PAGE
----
20 11, 2013

Water Heater Fire

By |Wednesday, November 20th, 2013|Safety, Water Heater|Comments Off on Water Heater Fire

Recently one of our plumbers came across a water heater that had actually burned up the controls and wiring.  This was caused by a loose connection where one of the power wires terminates on the high limit.  It is important to make sure the screws that hold the wires in place are very snug to keep this from happening.

See corresponding pictures

20 11, 2013

Water Heater Maintenance

By |Wednesday, November 20th, 2013|Water Heater|Comments Off on Water Heater Maintenance

We started performing water heater flushes as a service to our clients recently.  It has been interesting to see how much we have been able to get out of most of the water heaters.  Most water heaters in this area that are not using softened water are quite gross inside.  Some of them will not flush because there is so much build-up of sediment inside.  Those that would flush, had a great deal of nasty brown water that came out.  We try to flush it until the water comes out clean.  With a good softener, this was usually only a gallon or two of nasty stuff and then it was clean.  Without a softener, there has been 20 to 30 gallons of nasty brown water that came out before it cleared up.

Some people have been frustrated that we could not flush their heater, and tried to blame the problem on us.  Everyone in Southeast Idaho should be aware of the fact that without a functioning, properly sized, water softener, a water heater will build up with sediment rather quickly.  Within one year, there is likely to be so much sediment inside that it cannot be flushed because the drain is plugged with sediment.  Having this sediment build up is costing more electricity and or gas to heat the water because it first has to heat the sediment.  Sediment acts somewhat like an insulator keeping the water from heating as quickly and efficiently.  The sediment also becomes a breeding ground for disease that can make people sick.   It is important to keep a working water softener in areas with such hard water as ours.

20 11, 2013


By |Wednesday, November 20th, 2013|Humidifier|Comments Off on Humidifier

In our dry climate, an in home whole house humidifier can be very helpful. The only draw-back to humidifiers is that they require maintenance. Most humidifiers are what is called a bypass humidifier. This means pressurized warm air from the supply plenum is brought through the humidifier and run across a wet pad that introduces moist air into the return plenum. This moist air is then distributed throughout the home. Bypass humidifiers work effectively except they really only work when the furnace is heating. A better (although more expensive) approach is a steam humidifier. A steam humidifier actually converts the water (liquid) to steam (vapor) which is then introduced into the air duct system. With a good steam humidifier a person has to be careful to not over humidify their home since this can create mold. With proper maintenance, a humidifier can help to alleviate many of the health issues that come from living in a dry arid climate. See Pictures of a non-maintained humidifier and new steam humidifier.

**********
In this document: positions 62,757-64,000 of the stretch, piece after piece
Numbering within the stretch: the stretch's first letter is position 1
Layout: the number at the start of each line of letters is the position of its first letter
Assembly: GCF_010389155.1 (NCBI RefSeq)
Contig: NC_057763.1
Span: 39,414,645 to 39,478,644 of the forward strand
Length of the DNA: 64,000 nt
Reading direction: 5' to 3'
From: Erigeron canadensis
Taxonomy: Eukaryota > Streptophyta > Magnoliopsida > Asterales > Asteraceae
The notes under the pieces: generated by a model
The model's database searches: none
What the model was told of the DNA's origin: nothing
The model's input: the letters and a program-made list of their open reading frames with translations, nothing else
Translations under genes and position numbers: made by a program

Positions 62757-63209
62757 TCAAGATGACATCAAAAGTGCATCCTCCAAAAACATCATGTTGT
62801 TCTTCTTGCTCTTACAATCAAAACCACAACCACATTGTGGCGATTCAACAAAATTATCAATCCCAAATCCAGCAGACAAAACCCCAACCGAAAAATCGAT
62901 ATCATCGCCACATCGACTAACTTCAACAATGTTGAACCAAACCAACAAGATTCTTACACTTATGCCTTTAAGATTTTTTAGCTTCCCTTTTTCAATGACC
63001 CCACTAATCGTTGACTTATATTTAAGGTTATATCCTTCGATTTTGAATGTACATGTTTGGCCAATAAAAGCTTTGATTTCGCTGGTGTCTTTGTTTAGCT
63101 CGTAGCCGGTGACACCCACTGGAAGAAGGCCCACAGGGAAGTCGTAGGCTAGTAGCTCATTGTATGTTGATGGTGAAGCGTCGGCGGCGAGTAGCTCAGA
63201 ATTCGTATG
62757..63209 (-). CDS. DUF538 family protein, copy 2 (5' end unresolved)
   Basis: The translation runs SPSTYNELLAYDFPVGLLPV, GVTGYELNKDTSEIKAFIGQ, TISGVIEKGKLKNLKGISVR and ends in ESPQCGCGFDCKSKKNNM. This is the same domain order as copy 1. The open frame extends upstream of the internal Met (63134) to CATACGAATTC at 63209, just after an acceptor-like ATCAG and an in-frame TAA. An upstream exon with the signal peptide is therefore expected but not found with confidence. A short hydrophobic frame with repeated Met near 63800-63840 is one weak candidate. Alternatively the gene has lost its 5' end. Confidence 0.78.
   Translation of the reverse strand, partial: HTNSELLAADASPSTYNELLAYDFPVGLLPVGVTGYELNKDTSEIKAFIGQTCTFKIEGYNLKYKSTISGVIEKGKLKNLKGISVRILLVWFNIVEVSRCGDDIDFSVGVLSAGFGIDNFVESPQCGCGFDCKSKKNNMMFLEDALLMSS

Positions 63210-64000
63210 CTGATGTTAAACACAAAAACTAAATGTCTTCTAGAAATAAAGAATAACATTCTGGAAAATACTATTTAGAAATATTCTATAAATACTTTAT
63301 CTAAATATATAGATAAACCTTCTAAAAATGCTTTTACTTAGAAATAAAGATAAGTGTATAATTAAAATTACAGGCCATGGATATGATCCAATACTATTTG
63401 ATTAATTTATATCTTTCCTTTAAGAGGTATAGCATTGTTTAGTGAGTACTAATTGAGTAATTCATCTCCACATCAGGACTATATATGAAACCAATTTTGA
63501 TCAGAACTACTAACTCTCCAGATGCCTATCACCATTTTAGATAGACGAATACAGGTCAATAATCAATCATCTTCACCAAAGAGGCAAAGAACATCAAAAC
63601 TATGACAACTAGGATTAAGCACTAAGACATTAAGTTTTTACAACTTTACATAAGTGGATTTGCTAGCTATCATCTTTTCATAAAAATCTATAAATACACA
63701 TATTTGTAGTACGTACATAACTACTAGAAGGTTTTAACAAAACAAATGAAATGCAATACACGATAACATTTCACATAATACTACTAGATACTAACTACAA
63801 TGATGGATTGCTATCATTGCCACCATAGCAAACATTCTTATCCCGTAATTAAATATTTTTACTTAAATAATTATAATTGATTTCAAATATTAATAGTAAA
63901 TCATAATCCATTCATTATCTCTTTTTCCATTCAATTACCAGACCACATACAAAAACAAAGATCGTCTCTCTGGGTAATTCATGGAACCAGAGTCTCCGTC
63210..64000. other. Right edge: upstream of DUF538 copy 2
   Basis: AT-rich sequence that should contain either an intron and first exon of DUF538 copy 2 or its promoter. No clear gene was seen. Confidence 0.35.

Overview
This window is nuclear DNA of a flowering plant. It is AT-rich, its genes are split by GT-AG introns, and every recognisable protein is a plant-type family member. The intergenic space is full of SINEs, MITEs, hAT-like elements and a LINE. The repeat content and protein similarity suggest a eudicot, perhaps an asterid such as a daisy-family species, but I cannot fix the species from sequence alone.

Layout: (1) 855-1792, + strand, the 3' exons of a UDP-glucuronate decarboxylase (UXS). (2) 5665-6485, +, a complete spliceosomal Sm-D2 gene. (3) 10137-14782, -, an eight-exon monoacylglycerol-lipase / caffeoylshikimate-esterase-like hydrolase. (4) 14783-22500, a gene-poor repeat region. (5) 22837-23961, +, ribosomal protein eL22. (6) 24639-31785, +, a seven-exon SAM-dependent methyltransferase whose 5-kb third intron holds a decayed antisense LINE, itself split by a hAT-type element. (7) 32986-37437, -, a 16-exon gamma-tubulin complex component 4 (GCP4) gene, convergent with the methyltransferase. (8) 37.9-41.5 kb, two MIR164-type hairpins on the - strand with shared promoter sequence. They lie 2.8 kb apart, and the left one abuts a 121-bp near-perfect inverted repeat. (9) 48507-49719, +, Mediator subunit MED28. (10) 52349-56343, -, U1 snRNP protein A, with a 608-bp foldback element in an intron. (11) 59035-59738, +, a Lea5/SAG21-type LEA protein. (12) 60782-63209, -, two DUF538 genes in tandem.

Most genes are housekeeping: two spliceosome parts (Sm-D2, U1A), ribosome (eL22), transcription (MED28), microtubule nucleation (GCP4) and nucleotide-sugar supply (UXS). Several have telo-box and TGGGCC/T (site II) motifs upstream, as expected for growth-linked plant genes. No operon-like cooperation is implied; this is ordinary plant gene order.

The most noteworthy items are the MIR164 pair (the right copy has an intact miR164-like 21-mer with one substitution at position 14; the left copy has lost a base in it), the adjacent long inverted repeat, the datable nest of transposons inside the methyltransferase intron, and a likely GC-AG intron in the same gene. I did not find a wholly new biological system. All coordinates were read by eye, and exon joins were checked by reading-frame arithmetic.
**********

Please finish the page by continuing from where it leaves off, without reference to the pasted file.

16 11, 2013

Changing Furnace Filters

By |Saturday, November 16th, 2013|Filters, Furnace|Comments Off on Changing Furnace Filters

One of the best things a homeowner can do to help their furnace last longer is to keep the air filter clean.  In most homes the filter needs to be changed monthly during the winter months of heavy usage.  A plugged or dirty filter keeps the furnace from breathing and moving enough air.  This then causes it to overheat, which uses more energy, and causes the equipment to fail prematurely.  If you choose to use 1” pleated filters like you can get in the big box stores, be aware that while they are great filters (maybe too good) they tend to restrict the air even when they are new and clean.  As they “load up” (get dirty) it makes the problem even worse.  They will need to be checked even more frequently.

You can now buy filters from us online at


15 11, 2013

Annual Tune-Up (Carbon Monoxide)

By |Friday, November 15th, 2013|Safety|Comments Off on Annual Tune-Up (Carbon Monoxide)

It is important to have a good quality, functioning, carbon monoxide detector.  This week we had an elderly customer who had us come out for her annual furnace tune-up.  Her furnace was a 18 year old 90% efficient Carrier.  It appeared to be working just fine but there were some signs of a potential carbon monoxide leak, that only an experienced technician would have noticed.  Upon further investigation, it was in fact leaking and was putting low levels of C O inter her home.  After we made her aware of the problem, she indicated she had been getting unusual headaches lately.  Fortunately for her, we caught the problem before she got really sick.  The problem was in the secondary heat exchanger, and was not worth repairing.  She now has a new TRANE 95% 2 stage variable speed gas furnace that will help her home to be more comfortable, and more efficient.

15 11, 2013

Are Plug-in Electric Heaters Safe?

By |Friday, November 15th, 2013|Electrical, Safety|Comments Off on Are Plug-in Electric Heaters Safe?

Recently we were out to a home where the homeowners were very lucky. They had been using an expensive “super efficient” “very safe” heater. The receptacle where it plugged in had burned up, and had shot sparks out. Fortunately the homeowner happened to see it happen and got it shut off. Plug in heaters in and of themselves are relatively safe. What is not safe is the cord connection where it plugs in to the wall. Plug in portable electric heaters should only be used as a temporary heat source and only in an area where they can be observed. See the corresponding pictures.